Walking into the Smart Museum’s opening for Paper Museums: The Reproductive Print in Europe, 1500-1800 last Thursday was like stepping into another world. The new exhibit seeks to reassess the functional and aesthetic value of prints that copied existing paintings, sculptures, and sometimes other prints. During my time on campus, I’ve toured the Smart’s galleries as part of classes, with out-of-city visitors, and on a whim when the Chicago days were cold and the exhibition titles sound especially interesting. But this was my first time at an opening as press. When I approached the museum’s front desk to ask about the press kit that Christine Carrino, the Smart’s public relations and marketing director, had promised me, I couldn’t shake the feeling that I was out of my league among the gathering art students, Hyde Park intelligentsia, and exhibition curators.
The evening started off with a bang. My off-balance feelings didn’t dissipate when Dan Dry, the photographer covering the opening, introduced himself, telling me about his work with National Geographic and what it was like to win the Pulitzer Prize. I started to feel better after talking to Dry. He treated me like part of that select group”The Press”and suddenly I was. I met Christine for a few moments before joining my friend Alex, who, as an art history major and barista at the Smart Café, was already an insider in the world I wanted to enter. Through Alex, and later Jonathan, another friend on the Smart staff, I got the insider’s view of the art world at the Smart.
Alex introduced me to David Ingenthron, one of the Smart’s staff in charge of doing the actual installation of the exhibition. In this case, his work had included the installation of over 100 prints. Ingenthron was nice enough to fill me in on the behind-the-scenes work that goes into every one of the Museum’s exhibitions. In addition to setting up galleries, Ingenthron works with the curators to decide on the best manner in which to arrange the artwork, so I had a better idea of the number of people involved in Paper Museums by the time I sat down to listen to the curators’ talk.
Paper Museums boasts three distinguished curators: Rebecca Zorach, who is an assistant professor of art history in the College, as well as Anne Leonard and Elizabeth Rodini, the Smart Museum Mellon Projects curator and former curator, respectively. Each of the curators gave a short talk to introduce the exhibition that had me rushing to see Paper Museums for myself.
On entering the gallery that houses Paper Museums, I was impressed. From a purely aesthetic viewpoint, the exhibition is appealing. The curators have re-imagined the space with something of the feel of a European estate library: Heavy wooden chairs surround tables with open books of prints, and richly painted walls are adorned with a vast array of framed prints, many of which come from the Epstein Archives at the University’s Regenstein Library. It is not difficult to imagine that the prints on display are those of a private collector. Along with the de rigueur introduction to the exhibition at the entrance, there is also an interesting collection of the materials a printmaker would have used in his or her workshop.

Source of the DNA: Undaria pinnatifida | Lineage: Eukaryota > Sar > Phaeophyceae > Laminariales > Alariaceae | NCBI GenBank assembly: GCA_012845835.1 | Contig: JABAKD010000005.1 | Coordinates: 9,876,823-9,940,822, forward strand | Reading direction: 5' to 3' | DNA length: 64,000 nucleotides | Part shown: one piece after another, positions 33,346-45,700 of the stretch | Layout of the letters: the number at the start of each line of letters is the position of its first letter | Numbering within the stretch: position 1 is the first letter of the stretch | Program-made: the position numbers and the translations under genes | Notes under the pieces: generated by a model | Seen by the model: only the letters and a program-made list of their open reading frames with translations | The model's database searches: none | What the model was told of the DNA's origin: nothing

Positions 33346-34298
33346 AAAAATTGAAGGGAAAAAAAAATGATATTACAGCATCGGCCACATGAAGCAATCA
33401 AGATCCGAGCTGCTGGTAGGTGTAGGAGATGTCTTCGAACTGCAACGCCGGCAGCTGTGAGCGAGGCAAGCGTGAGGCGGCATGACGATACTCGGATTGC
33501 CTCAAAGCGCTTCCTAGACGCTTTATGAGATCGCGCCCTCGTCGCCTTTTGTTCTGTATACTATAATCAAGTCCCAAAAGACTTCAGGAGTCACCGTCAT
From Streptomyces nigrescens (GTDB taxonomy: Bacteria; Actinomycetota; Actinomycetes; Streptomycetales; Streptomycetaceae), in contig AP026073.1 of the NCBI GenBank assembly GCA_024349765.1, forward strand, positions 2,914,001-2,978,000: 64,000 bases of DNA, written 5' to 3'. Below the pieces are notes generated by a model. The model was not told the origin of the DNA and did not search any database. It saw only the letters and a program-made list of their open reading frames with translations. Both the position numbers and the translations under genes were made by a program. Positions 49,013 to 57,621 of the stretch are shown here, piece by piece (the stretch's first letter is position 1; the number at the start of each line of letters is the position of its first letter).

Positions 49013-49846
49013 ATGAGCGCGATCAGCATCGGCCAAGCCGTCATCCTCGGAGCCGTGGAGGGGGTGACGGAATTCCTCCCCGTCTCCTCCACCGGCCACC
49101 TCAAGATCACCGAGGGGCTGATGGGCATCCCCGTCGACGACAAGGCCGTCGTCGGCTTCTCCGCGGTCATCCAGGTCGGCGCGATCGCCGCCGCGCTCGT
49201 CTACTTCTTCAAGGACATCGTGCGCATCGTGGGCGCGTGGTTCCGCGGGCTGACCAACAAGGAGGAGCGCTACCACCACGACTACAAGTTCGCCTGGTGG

Along with the intrinsic interest prints and printmaking claim as an art form, Paper Museums does an excellent job of contextualizing the status of printmaking between 1500 and 1800. The exhibition emphasizes the place of reproductive printsprints that copy existing worksin education. Artists and collectors who could not afford to travel to see the original works firsthand could purchase prints inexpensively in order to develop their connoisseurship and train their eyes, as well as to adapt or adopt the styles of other artists as a means of learning technical skills. The exhibition takes its name from the original “paper museums,” the private collections of connoisseurs such as Adam von Bartsch, whose print collection is one of the largest in the world.
Paper Museums also does a wonderful job of showing different artists’ interpretations of the same original work side-by-side, or showing both the print and the original together. One example of the latter is Diana Mantovana’s 1581 print, “Farhese Bull,” displayed on the wall behind the original sculpture. Another example features Marcantonio Raimondi’s “Presentation of Christ in the Temple” beside the original print of the same name by Albrecht Dürer. Not only does this allow us to see each printmaker’s innovations on a piece, but it also raises questions about forgery versus the copying of a copy, and explores the period’s nascent concept of artistic property.
Before I left for the evening, I spoke to Zorach about what it was like to curate Paper Museums. She told me a little about printmaking and its status as a self-contained family enterprise, with a whole family taking part in the business, which is why women such as Mantovana could become printmakers relatively painlessly. Zorach also elaborated on minutiae such as the fate of the copper plates onto which prints were etched; they were usually melted down for reuse.
As I left the “museums” within the museum, I marveled at the exhibition: the delicate and painstakingly detailed beauty of the prints, the boldness of re-envisioning the reproductive print as valuable artistic endeavor in its own right, as well as the issues of education, copying, and forgery. These individual elements highlighted by the curators make Paper Museums a thought-provoking, worthwhile exhibition that we are lucky to have in Hyde Park.